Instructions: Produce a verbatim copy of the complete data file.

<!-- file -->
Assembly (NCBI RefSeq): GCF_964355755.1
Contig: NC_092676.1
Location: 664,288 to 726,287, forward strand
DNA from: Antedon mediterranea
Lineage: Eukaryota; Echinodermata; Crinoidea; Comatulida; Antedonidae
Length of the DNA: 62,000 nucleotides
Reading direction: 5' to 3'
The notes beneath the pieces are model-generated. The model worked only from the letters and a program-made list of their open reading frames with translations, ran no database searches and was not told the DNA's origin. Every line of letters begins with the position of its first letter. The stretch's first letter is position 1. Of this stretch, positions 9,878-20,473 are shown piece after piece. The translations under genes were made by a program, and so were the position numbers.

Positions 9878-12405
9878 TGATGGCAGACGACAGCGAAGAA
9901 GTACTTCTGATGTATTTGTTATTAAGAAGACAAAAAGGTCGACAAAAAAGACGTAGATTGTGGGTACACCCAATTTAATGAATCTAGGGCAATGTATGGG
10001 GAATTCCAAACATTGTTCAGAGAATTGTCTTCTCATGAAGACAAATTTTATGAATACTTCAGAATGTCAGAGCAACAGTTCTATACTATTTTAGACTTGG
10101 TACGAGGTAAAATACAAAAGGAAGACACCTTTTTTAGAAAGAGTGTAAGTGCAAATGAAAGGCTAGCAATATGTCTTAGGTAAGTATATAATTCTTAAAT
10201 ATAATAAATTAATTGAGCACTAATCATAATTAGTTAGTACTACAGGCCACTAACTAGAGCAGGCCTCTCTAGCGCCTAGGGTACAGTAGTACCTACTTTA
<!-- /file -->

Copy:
Assembly (NCBI RefSeq): GCF_964355755.1
Contig: NC_092676.1
Location: 664,288 to 726,287, forward strand
DNA from: Antedon mediterranea
Lineage: Eukaryota; Echinodermata; Crinoidea; Comatulida; Antedonidae
Length of the DNA: 62,000 nucleotides
Reading direction: 5' to 3'
The notes beneath the pieces are model-generated. The model worked only from the letters and a program-made list of their open reading frames with translations, ran no database searches and was not told the DNA's origin. Every line of letters begins with the position of its first letter. The stretch's first letter is position 1. Of this stretch, positions 9,878-20,473 are shown piece after piece. The translations under genes were made by a program, and so were the position numbers.

Positions 9878-12405
9878 TGATGGCAGACGACAGCGAAGAA
9901 GTACTTCTGATGTATTTGTTATTAAGAAGACAAAAAGGTCGACAAAAAAGACGTAGATTGTGGGTACACCCAATTTAATGAATCTAGGGCAATGTATGGG
10001 GAATTCCAAACATTGTTCAGAGAATTGTCTTCTCATGAAGACAAATTTTATGAATACTTCAGAATGTCAGAGCAACAGTTCTATACTATTTTAGACTTGG
10101 TACGAGGTAAAATACAAAAGGAAGACACCTTTTTTAGAAAGAGTGTAAGTGCAAATGAAAGGCTAGCAATATGTCTTAGGTAAGTATATAATTCTTAAAT
10201 ATAATAAATTAATTGAGCACTAATCATAATTAGTTAGTACTACAGGCCACTAACTAGAGCAGGCCTCTCTAGCGCCTAGGGTACAGTAGTACCTACTTTA